Let’s just be honest here: no it doesn’t.
The maxim “language creates culture” is one of the central pillars of Building a Discipling Culture and the whole 3DM approach (and it works for them, for reasons we’ll get to below). There’s only one thing wrong with it: it’s not remotely true. At best, it’s a dramatic oversimplification.
Come on, we all know how this works:
- “Secretary” is deemed too dismissive, so all the secretaries get an upgrade to “administrative assistant.” But since neither the pay nor the responsibilities change, pretty soon everybody knows that an administrative assistant is just a secretary.
- The term “Social Justice Warrior” was invented by activists who applied it to themselves in a vain attempt to ennoble their whiny and meddlesome pursuits. But they didn’t change what they were doing, and so their whiny and meddlesome ways came to define what “Social Justice Warrior” means. Now, the term is so badly tainted that SJWs have (hilariously) taken to accusing their opponents of inventing it as some kind of dismissive slur. No–it became a dismissive term because the people who applied it to themselves are moral and intellectual lightweights. Developing new language didn’t change anything.
- The CEO decides “Our mission is quality” is the new company slogan. But he doesn’t improve inspection processes or fund improvements to product lines. Relentless pressure for quarterly profits continues to drive a culture that rewards quickly producing something that’s barely adequate, releasing it, and moving on the the next product. “Our mission is quality” rapidly becomes something jaded employees hoot at one another as they discuss the flaws of yet another substandard product they’re about to ship.
The existing culture is far more likely to corrupt the new language than the new language is to change the existing culture. Those of us who’ve been around awhile have probably been part of several such failed culture changes. A young friend of mine tried to introduce “language creates culture” to his huddle of older businessmen, and it went over like a lead balloon for exactly this reason–they all knew better.
“Language creates culture” is not true; in fact it’s hopelessly naive. If only culture change were so easy! If you’re going to change culture, you have to a high-accountability change in values. (Remember that sentence!) When you are successfully incarnating, modeling, and passing on new values you often turn out to need new language that highlights the things you now value, and in that way, language can be part of a good culture shift. But just shifting the language won’t do it. (If you want a good look at the multiple drivers that change culture, The Culture Code by Daniel Coyle is a good place to start.
So why does 3DM repeat the “language creates culture” slogan endlessly?
The people who are repeating this are good folks, and they honestly believe it’s true, but they’re not thinking effectively about what they’re actually doing. But they are actually doing something that–in a number of cases–is working pretty well. So let’s take a look at it.
The language they have in mind is the shapes, and what they’re actually doing with the shapes–at least in the average American church–is much more than changing the language. Remember, the average American church is very good at producing programs and sermons, and very poor at helping people become more like Jesus. Enter 3DM: what would you, as an average pew-sitting churchgoer, experience as you start to engage the first few shapes?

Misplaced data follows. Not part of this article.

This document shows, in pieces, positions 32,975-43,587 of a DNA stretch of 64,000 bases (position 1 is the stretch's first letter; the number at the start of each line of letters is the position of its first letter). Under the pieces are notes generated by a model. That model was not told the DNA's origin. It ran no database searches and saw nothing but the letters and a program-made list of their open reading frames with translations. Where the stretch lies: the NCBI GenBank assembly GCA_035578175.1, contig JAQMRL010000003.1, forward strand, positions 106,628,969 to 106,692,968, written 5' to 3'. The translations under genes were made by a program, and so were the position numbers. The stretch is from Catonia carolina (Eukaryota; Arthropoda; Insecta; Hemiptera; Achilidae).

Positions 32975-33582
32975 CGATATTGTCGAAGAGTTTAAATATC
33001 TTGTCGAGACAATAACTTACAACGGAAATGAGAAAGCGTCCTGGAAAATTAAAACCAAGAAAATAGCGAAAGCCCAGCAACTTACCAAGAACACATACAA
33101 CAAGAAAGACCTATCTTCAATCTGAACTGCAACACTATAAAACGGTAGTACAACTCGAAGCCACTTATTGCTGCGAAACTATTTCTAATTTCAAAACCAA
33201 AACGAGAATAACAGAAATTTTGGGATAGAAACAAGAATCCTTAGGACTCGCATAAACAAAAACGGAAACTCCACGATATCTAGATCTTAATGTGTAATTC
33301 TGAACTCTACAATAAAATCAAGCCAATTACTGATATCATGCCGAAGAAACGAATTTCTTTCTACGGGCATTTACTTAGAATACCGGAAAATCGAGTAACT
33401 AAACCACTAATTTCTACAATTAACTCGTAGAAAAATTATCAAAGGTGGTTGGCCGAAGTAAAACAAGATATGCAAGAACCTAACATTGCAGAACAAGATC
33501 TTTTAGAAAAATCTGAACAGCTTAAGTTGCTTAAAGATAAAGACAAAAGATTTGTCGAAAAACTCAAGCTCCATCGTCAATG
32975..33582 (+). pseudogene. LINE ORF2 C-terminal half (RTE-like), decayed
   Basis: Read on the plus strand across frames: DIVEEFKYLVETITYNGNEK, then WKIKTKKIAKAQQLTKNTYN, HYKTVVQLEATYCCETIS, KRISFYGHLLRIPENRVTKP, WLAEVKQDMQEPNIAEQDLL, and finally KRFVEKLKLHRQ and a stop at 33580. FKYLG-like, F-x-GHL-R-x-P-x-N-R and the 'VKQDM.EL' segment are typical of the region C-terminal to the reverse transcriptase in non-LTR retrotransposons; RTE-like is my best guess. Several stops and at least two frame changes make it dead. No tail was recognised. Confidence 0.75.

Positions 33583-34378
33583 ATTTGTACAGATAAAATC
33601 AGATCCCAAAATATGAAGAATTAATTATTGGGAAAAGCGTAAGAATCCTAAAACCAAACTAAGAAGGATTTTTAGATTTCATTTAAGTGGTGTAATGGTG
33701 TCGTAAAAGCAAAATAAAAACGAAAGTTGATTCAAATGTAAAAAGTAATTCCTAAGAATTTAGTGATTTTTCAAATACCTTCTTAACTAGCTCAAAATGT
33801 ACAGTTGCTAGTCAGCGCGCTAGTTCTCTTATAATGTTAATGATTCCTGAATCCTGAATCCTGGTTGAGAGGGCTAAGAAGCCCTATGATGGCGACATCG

- the circle: Suppose you begin to listen for what God is saying to you, test it in community with other believers, and take action on it.
- the semicircle: Suppose you begin to prioritize rest and reflection, not just work.
- the triangle: Suppose you begin taking regular inventory to see whether you are investing your time and attention in God, in His people, and in the world.
The point of these shapes is to get you to elevate certain priorities (hearing God’s voice, abiding over doing, and tending to your duties to God, His people, and the world), ask good questions about where you stand with those things, and act based on the answers. Those questions challenge your existing values, and coaching and huddles provide accountability as your values begin to shift. So there it is: high-accountability change in values, which is what you actually need to shift your culture.
So in an odd way, in the total context of huddle and coaching, language really does create culture–because 3DM means something much more by “language” than what that word normally means. The “language” in question, the shapes, is not really a language but a set of teachings. 3DM is using the shapes to highlight concepts that most Christians agree on in theory but don’t actually practice very well.
That wouldn’t change things any more than a sermon does, (as some folks who taught Building a Discipling Culture as a sermon series or Sunday school curriculum found out the hard way,) except for one key factor: the concepts aren’t being introduced in the context of teaching. They’re being introduced in the context of small community discussion and accountability. That’s where change actually happens–ask any twelve-stepper.
So to sum up: “Language creates culture” is bunk. It’s just not true. However, in the context of 3DM, the “language” of the shapes, used in the context of small-group discussion and accountability, shifts your values, which in turn begins to change your culture. Which is to say, there’s a lot more than language going on.